Pete Roe & Rachel Sermanni
The stage is black and small, lined with red dim and dark drapes. Rays of light are almost too brazen given the setup: a brackish curtain collection backlit in blue. Crimson wreathes the seated and scatters into the walls.
We arrive late and scuffle more at head turns. I try to look apologetic.
He stands in the middle of the dais with curls asunder, swathing over his forehead in tangles of bister thread. He has a voice that can send you to sleep and slip you into a sleazy doze as the roadtrip draws nearer midnight. In waves, he plucks and patters his voice about the space with eyes half shut and something sliding from the corners of his lips. I like the way he spangles his fingers along the strings like a constellation explosion. He’s nice.
There is a short interval after he goes off and before she comes on. I’m left alone and I cross my legs on the chair and try to look occupied by refracting people’s gazes. The lady sat in front of me looks like Joni Mitchell with slight creases around her brow and straw straight tresses that go to her shoulders. She looks and I smile.
My bones ache with throbbing subtlety and I feel more lonely than usual. Maybe enclosed rooms and quiet people push me off ease.
He comes back with his drink, all golden bubbles rimmed in froth, and I unweave my legs to let him past. The normal lights extinguish and the garish ones grapple with the candle flickers on the front tables.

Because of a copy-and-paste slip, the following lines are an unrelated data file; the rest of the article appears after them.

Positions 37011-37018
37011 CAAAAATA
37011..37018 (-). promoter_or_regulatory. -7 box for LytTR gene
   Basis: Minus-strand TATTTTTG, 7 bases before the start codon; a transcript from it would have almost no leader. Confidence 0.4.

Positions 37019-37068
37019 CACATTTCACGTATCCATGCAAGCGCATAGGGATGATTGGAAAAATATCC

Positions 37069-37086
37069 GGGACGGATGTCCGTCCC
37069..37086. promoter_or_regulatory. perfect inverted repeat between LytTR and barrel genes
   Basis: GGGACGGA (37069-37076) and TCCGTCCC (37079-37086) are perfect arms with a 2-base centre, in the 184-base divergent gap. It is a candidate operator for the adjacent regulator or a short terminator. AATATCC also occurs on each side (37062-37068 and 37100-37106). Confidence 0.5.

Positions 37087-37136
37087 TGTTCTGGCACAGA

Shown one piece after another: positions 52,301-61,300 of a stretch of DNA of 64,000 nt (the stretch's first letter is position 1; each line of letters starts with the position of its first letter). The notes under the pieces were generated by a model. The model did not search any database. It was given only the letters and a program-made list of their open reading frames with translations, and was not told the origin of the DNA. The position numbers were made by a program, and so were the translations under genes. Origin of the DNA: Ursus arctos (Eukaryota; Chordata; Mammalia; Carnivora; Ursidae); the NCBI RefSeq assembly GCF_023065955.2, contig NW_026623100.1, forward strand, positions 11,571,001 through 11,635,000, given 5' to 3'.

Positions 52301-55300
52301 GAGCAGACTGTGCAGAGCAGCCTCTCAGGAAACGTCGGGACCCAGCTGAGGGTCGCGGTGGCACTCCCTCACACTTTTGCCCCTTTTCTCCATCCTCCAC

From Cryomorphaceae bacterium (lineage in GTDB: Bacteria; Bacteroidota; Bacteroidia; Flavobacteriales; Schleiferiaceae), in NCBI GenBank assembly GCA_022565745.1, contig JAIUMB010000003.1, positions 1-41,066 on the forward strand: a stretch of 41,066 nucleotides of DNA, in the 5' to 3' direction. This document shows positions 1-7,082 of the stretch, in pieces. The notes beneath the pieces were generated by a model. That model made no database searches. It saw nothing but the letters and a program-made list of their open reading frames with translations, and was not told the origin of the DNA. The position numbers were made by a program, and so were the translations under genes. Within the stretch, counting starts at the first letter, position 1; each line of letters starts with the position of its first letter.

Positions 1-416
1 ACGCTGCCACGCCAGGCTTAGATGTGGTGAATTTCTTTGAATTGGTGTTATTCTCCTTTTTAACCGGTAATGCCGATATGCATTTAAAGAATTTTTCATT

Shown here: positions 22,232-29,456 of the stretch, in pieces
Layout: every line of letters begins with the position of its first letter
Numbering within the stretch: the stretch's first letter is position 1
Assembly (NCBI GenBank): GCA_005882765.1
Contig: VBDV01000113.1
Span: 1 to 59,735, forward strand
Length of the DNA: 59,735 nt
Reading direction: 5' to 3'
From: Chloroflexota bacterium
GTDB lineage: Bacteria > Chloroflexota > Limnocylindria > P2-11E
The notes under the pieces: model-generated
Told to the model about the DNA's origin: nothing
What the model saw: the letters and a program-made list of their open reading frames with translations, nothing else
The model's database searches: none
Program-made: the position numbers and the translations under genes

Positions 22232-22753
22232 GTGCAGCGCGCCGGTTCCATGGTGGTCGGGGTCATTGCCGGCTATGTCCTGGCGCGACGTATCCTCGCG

She steps up. Her fingers find the chords and her voice makes monsoons along our jawlines. Her lids flutter and her frown furrows across her pale face, covered half by dark like the moon when she leans down with her guitar to finish the song. I like that.
The curvature of the instrument holds foxes and fancies, matching the sway of her waist with each word, she dances, poetry residing in camber caves and timber hollows. She sews the guitar a sparrow in the soft corners of her warble and it strums in reply. Maybe she vined her veins out and retrieved her arbor-ribs to bind into a six-string device and that’s why she seems so complete with it in her arms.
There must be heather in the notches of her spine and fog inbetween her fingers, for she is from underneath mountains and the hills and the heath. I can hear them interwoven in her words and see them when she stamps her foot to the rhythm, like she is walking over the moors. Her voice is lilting and needle-pricks through music-molasses and microphone muffles. I think, by listening to her, I stick myself to sweet.
She laughs a lot. I like that.
It starts to snow on the way back. I say that it looks like a squall of stars against the window and he nods and agrees. We drive over the tops and sing to Midlake a little as the flakes dissipate into drizzle. I know that I’ll be half asleep when we get back and he’ll put the album on downstairs to let mother listen. I’ll hear it through the floorboards and I’ll smile because I was happy tonight.
I lean my head against the glass.
I remember the sorrowful parts of everything and the sad parts of her words as the magic disappears through the exhaust.